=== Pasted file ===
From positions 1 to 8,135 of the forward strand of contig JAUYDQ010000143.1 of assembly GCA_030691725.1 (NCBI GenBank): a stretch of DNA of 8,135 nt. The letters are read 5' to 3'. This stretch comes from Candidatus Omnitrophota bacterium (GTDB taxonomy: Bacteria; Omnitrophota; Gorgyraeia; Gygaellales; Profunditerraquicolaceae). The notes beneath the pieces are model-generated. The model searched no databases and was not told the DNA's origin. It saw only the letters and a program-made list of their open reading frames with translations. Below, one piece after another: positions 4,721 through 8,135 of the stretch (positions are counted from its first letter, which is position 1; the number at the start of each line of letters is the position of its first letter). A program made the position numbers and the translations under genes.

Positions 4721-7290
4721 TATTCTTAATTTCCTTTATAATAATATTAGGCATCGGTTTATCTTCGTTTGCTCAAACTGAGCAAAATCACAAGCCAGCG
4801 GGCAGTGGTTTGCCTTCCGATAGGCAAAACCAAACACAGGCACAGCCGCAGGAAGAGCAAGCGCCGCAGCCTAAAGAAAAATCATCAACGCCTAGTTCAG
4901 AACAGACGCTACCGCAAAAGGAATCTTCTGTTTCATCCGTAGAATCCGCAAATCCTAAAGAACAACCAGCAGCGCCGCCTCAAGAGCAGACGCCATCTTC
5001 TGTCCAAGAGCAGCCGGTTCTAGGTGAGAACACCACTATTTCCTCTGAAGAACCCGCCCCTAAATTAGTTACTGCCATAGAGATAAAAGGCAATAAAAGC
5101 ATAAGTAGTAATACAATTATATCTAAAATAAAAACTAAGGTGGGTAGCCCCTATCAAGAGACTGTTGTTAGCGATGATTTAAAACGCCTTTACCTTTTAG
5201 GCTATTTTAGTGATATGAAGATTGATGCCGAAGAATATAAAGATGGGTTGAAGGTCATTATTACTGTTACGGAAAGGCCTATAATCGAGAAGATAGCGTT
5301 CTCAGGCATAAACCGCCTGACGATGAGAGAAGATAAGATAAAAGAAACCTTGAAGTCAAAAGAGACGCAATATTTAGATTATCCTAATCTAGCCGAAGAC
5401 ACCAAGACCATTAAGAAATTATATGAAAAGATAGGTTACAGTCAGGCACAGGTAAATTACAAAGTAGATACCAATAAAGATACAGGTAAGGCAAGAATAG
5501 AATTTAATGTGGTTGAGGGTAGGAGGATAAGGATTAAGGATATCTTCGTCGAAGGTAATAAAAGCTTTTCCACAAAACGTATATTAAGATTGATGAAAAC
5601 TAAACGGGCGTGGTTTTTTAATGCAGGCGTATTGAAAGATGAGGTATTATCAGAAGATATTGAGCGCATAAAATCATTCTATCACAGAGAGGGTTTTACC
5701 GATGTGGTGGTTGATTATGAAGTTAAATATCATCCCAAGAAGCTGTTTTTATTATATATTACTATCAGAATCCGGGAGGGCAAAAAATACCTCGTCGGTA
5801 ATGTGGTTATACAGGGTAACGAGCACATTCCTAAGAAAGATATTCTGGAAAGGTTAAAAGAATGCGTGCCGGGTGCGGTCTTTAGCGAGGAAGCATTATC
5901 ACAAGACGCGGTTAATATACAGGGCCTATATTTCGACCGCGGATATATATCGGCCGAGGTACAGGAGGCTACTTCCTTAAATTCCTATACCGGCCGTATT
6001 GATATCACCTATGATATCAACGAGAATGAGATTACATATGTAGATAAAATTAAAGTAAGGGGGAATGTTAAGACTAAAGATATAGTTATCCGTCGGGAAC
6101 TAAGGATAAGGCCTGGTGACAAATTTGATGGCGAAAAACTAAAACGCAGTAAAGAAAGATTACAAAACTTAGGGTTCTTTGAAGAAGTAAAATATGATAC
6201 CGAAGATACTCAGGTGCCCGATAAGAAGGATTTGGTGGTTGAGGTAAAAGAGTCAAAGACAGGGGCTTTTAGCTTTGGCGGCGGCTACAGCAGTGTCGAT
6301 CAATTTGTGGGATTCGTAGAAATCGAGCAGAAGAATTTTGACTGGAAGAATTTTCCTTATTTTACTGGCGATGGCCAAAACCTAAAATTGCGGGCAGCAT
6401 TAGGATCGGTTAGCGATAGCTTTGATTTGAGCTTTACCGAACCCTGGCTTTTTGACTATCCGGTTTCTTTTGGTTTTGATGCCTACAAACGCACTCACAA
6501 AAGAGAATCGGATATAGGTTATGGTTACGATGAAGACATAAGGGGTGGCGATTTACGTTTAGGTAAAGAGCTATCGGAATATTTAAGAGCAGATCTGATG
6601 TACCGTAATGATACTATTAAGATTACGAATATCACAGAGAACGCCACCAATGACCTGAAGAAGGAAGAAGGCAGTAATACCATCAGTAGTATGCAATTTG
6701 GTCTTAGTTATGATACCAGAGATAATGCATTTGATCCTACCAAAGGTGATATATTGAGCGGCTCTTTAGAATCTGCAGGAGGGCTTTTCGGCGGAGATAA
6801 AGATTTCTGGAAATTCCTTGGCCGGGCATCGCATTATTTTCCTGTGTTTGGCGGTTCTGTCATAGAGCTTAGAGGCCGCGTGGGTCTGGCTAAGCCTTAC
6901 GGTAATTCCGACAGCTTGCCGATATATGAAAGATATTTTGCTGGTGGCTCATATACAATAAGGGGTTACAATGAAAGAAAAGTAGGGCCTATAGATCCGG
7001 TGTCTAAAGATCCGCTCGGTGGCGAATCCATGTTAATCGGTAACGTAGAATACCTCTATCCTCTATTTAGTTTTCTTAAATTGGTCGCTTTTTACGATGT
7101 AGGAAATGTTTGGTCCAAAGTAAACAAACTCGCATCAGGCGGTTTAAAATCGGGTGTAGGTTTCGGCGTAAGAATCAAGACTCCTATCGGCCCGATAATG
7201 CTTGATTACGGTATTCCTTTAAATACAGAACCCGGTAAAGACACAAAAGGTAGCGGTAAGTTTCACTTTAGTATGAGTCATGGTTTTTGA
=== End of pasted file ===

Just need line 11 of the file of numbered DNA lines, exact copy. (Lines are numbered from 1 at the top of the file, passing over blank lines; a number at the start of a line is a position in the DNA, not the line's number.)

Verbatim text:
5501 AATTTAATGTGGTTGAGGGTAGGAGGATAAGGATTAAGGATATCTTCGTCGAAGGTAATAAAAGCTTTTCCACAAAACGTATATTAAGATTGATGAAAAC